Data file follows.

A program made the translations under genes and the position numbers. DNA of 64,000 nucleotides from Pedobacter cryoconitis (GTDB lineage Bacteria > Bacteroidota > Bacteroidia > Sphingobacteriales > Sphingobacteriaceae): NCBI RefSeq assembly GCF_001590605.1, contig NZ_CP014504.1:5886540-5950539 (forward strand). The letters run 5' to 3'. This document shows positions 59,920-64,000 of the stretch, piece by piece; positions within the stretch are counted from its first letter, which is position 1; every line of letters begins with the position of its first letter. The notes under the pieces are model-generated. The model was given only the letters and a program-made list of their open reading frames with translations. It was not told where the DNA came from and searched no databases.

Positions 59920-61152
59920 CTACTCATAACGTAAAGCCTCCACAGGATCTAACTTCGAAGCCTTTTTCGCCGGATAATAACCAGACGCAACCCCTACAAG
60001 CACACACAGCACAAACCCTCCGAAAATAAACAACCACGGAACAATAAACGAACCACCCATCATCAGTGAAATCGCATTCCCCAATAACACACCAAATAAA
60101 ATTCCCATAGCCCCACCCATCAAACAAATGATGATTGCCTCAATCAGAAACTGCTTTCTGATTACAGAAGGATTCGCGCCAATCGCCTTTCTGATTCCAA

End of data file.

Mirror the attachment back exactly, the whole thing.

A program made the translations under genes and the position numbers. DNA of 64,000 nucleotides from Pedobacter cryoconitis (GTDB lineage Bacteria > Bacteroidota > Bacteroidia > Sphingobacteriales > Sphingobacteriaceae): NCBI RefSeq assembly GCF_001590605.1, contig NZ_CP014504.1:5886540-5950539 (forward strand). The letters run 5' to 3'. This document shows positions 59,920-64,000 of the stretch, piece by piece; positions within the stretch are counted from its first letter, which is position 1; every line of letters begins with the position of its first letter. The notes under the pieces are model-generated. The model was given only the letters and a program-made list of their open reading frames with translations. It was not told where the DNA came from and searched no databases.

Positions 59920-61152
59920 CTACTCATAACGTAAAGCCTCCACAGGATCTAACTTCGAAGCCTTTTTCGCCGGATAATAACCAGACGCAACCCCTACAAG
60001 CACACACAGCACAAACCCTCCGAAAATAAACAACCACGGAACAATAAACGAACCACCCATCATCAGTGAAATCGCATTCCCCAATAACACACCAAATAAA
60101 ATTCCCATAGCCCCACCCATCAAACAAATGATGATTGCCTCAATCAGAAACTGCTTTCTGATTACAGAAGGATTCGCGCCAATCGCCTTTCTGATTCCAA